The RFC process
“Everything we do, we do together,” Katz said during his keynote speech as he discusses Ember’s RFC process. “We’ve used RFCs for things no other community would use, like switching to Discord or updating the website.” These are things outside of the actual framework that people do want to engage with. The engagement also shows a different side of the community, one which considers all opinions and allows members to be heard. The same process is used to consider the future of the framework and where the community would like to see it go — and if something doesn’t make sense for the majority of users then it’s dropped. “Nothing is communicated to the community until the team has one-hundred percent confidence in it,” says Jessica Jordan of the core team.
The team has made it easier for app developers to migrate, encouraging a gradual transition instead of a huge leap which helps users and teams work at their own pace. You can’t force anyone to update but you can motivate them to stay as up to date as possible. And the core team does this in a number of ways, most notably giving the community plenty of heads up in advance; they don’t have to wait until the next conference to find out what’s going on. “I want to make sure the depreciation process is going to help people move at the same speed,” says Katz, which is why old features are marked several months in advance, giving plenty of time for teams to incorporate in their depreciation workflows. Code mods, CLI tools and user guides are also available well in advance to aid in a smoother community transition meaning the majority of users can take the next step together.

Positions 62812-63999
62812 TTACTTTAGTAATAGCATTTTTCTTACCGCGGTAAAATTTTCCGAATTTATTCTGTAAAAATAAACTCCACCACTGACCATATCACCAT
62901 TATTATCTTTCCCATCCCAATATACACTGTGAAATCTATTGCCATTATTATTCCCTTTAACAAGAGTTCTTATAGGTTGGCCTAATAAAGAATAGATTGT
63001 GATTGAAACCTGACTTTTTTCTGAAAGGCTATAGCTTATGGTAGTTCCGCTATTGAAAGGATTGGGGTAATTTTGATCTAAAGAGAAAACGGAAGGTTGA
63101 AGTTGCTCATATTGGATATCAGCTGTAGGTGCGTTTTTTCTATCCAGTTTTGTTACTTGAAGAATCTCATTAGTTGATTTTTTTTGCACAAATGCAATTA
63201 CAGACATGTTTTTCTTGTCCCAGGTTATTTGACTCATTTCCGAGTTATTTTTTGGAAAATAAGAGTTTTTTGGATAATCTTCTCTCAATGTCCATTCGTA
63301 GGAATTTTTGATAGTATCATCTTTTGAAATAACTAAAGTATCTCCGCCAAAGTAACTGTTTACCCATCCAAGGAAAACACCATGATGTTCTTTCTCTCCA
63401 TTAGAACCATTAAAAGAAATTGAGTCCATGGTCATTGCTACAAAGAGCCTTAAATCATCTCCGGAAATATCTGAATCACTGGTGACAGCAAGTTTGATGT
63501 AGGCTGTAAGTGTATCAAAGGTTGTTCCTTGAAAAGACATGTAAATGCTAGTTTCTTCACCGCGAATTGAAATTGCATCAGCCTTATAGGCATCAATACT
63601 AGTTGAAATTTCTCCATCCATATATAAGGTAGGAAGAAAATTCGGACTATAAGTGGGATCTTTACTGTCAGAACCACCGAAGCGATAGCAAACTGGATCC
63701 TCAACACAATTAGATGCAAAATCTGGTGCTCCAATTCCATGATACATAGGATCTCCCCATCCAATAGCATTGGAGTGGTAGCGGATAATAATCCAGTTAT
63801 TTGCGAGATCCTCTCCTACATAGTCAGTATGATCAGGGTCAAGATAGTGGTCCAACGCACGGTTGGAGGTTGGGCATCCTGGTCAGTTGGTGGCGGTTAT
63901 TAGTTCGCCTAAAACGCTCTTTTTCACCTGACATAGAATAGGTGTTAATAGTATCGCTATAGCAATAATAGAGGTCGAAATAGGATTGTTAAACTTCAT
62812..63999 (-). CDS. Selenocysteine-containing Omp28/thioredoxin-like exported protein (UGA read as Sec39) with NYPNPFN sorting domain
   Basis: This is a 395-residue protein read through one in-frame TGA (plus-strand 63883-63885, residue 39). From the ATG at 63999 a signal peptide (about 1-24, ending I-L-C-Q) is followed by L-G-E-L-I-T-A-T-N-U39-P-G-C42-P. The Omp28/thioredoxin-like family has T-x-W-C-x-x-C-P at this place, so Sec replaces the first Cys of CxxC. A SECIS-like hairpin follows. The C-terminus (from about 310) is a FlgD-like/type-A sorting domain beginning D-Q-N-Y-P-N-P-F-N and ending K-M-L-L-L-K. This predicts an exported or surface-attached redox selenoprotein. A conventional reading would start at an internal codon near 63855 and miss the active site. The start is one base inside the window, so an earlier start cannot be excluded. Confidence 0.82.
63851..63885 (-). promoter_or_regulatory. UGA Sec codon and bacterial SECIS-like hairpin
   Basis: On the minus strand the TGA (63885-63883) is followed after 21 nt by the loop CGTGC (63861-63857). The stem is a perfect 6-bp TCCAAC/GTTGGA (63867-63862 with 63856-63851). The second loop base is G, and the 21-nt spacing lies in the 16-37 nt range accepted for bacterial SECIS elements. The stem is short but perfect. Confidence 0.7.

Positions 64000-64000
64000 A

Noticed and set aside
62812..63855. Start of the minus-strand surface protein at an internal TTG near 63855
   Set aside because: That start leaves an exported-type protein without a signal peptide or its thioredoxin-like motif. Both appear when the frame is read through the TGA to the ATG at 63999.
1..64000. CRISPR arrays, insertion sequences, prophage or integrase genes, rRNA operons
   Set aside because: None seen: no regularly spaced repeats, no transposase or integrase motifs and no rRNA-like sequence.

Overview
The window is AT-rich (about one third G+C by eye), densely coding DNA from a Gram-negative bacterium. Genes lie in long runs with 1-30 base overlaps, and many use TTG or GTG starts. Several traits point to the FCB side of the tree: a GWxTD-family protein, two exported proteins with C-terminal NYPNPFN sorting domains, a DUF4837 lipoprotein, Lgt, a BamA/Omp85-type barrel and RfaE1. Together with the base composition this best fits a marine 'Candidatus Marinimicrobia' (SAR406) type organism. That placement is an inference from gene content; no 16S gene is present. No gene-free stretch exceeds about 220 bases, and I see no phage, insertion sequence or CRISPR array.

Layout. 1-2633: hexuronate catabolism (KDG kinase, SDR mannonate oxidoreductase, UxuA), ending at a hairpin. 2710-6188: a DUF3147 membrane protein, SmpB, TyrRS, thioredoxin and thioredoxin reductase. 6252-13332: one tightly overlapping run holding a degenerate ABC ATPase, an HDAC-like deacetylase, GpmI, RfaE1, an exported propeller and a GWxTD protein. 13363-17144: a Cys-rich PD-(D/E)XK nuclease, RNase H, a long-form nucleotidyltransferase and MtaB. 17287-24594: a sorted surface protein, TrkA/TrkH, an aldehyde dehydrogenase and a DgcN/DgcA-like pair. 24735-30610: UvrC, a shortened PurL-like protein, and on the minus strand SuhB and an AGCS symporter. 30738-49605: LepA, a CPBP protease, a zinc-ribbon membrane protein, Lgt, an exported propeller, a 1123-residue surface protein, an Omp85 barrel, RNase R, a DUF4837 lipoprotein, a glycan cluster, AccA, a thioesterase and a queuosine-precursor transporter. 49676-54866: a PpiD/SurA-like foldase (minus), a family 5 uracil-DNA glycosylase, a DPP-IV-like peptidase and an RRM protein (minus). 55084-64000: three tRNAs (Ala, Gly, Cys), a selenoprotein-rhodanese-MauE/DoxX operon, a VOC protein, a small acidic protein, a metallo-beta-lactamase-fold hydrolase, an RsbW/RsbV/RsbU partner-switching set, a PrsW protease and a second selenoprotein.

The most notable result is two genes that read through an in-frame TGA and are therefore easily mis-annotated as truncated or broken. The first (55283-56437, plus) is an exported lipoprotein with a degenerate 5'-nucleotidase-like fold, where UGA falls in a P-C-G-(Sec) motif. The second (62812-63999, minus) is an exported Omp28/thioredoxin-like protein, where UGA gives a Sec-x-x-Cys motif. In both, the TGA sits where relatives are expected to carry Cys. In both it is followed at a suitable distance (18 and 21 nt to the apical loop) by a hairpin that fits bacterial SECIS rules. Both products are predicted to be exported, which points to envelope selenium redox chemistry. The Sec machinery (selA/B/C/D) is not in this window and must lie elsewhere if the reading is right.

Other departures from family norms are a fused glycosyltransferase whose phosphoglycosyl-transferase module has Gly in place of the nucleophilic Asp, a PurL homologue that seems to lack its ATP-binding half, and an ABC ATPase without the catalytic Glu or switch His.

The Ember team recently introduced a new concept called Editions, where they launch features outside of major updates that can be easily adopted and integrated. Taken from the Ember website, Edition releases are “the time to synchronize Ember and the wider ecosystem and help ensure that Ember users are getting a cohesive, polished experience.” Ember’s first Edition, Octane was a package of new features and upgrades and was compatible with any code used in the 3.0 era. This meant minimal code refactoring for developers upgrading to Ember Octane, which significantly reduced the upgrading burden and encouraged more people to opt-in.
Just the beginning for Ember
“We will be there to help you migrate across anything that happens in the ecosystem.” Migration is Ember’s best selling point, and while other frameworks might be growing at exponential rates, Ember’s track record of longevity suggests social cohesion is paramount when facing the major challenges of open source and popularity. There has always been a cloud of doubt surrounding the Ember framework from the beginning. Despite these claims, both founders and core members are hopeful it will remain stable and relevant over the next decade. As co-creator Tom Dale says: “Really, I think we’re just getting started.”
Thanks for reading! Subscribe for more original content from .cult